Giannalberto Bendazzi

giannalberto_bendazzi
Giannalberto Bendazzi, currently an indipendent scholar, is a former Visiting Professor of History of Animation at the Nanyang Technological University in Singapore and a former professor at the Università degli Studi di Milano. Bendazzi started his career as a journalist and always was an independent, self-funded scholar. He turned to full-time academic teaching by the end of the 1990s and has lectured extensively in all continents. An Italian by birth, Bendazzi’s best efforts are devoted to international projects. An acclaimed author in his sphere, his best known book is Cartoons: 100 Years of Cinema Animation (Bloomington, Indiana: Indiana University Press, 1994), a world history of the medium published in Italian, English, French, Spanish and Persian. Bendazzi also wrote Alexeieff – Itinéraire d’un maître / Itinerary of a Master (Paris: Dreamland, 2001 in English and French), devoted to the famous auteur of avant-garde short films. Bendazzi‘s prolific written works include live-action cinema, especially comedy, as shown by his books The Films of Woody Allen (Fabbri, 1984) and Mel Brooks (Il Formichiere, 1977). His principal passion and dedication remain animation. In order to promote this medium Bendazzi writes books, retrospectives, articles, essays, contributes to and participates in festivals, delivers lectures, classes and so on. Giannalberto Bendazzi does not love animation as a collector loves his stamps or a fan loves his football team. He deeply admires this art that has always been underestimated, or even neglected, and therefore deserves a special praise.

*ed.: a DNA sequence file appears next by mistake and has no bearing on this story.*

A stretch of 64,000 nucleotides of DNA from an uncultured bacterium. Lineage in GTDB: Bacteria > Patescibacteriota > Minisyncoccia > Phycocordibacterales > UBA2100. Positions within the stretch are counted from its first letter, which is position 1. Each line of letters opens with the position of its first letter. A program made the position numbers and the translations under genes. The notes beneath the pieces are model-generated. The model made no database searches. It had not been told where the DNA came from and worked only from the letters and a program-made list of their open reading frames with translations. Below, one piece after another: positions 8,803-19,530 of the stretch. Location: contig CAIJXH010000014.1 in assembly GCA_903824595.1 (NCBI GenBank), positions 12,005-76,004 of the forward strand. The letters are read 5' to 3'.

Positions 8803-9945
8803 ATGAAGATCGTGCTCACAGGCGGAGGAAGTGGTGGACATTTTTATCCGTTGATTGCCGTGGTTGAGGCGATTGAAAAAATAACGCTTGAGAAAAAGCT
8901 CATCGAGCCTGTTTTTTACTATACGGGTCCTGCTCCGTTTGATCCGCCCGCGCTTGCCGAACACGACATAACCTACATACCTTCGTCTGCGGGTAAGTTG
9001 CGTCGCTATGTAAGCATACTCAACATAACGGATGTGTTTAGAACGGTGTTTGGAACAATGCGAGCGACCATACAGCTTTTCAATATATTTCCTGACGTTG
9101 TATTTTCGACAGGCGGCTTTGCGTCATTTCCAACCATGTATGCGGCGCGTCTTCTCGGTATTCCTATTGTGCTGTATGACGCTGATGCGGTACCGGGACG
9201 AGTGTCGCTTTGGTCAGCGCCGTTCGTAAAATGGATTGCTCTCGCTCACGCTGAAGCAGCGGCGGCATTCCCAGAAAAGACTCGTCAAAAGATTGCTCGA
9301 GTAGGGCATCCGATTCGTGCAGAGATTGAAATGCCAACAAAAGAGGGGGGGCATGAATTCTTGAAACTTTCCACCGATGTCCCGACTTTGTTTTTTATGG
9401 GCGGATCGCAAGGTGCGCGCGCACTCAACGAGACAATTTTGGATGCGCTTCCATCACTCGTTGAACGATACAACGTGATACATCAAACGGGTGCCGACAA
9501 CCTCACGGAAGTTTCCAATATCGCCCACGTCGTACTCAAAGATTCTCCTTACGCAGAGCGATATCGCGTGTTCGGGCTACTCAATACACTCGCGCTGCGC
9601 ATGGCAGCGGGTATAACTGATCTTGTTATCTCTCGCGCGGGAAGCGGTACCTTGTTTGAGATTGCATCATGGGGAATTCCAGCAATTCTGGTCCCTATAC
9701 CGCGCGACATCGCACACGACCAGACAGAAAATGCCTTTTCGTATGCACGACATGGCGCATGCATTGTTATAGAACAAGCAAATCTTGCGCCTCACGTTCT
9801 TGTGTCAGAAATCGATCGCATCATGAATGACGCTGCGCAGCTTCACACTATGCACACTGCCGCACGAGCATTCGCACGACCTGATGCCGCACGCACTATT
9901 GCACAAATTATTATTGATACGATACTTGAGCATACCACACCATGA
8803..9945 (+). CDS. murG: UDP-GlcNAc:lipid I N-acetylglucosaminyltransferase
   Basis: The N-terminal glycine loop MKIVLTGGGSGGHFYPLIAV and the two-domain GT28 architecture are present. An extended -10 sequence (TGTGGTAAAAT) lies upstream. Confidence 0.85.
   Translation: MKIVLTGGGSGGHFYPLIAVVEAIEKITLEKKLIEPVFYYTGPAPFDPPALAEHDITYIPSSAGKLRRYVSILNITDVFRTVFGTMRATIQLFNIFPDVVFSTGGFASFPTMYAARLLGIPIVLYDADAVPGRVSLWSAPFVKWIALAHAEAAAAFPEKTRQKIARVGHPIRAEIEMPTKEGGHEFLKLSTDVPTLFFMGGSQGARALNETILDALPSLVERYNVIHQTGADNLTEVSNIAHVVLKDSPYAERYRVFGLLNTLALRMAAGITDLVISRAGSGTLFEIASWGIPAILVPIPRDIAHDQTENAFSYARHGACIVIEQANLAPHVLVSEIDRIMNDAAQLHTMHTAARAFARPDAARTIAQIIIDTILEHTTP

UNIVERSITY APPOINTMENTS

Selected Publications

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Notice: citations from the website texts should be accompanied by hour, day, month, year of the visit, not by the date of the original publication. Actually, texts in the website may any time have underwent retouches and remakes, and do not refer philologically to the printed edition.

This section covers most of the books and booklets published by Giannalberto Bendazzi. Some are still available, some are out of print. The texts of the latter ones will be, little by little, uploaded here.

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Alexeieff

Animation: Alexandre Alexeieff

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Il_paradiso_puo'_attendere

Live Action: Situation Comedy

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brunobozzetto

Animation: Bruno Bozzetto

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linea-cavandoli

Animation: Osvaldo Cavandoli

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EPSON scanner image

Animation: Gianini & Luzzati

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Leontina

Animation: Leontina Indelli

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IT 2006
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Manuli

Animation: Guido Manuli

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Essays

Animation: Essays

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Woody-Allen-5

Live Action: Woody Allen

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Mel-Brooks-BW_no-credit

Live Action: Mel Brooks

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marilyn_monroe_bus_stop_1956

Live Action: American Film

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Totò

Live Action: Comedy

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FAQs

How did you get interested in animation?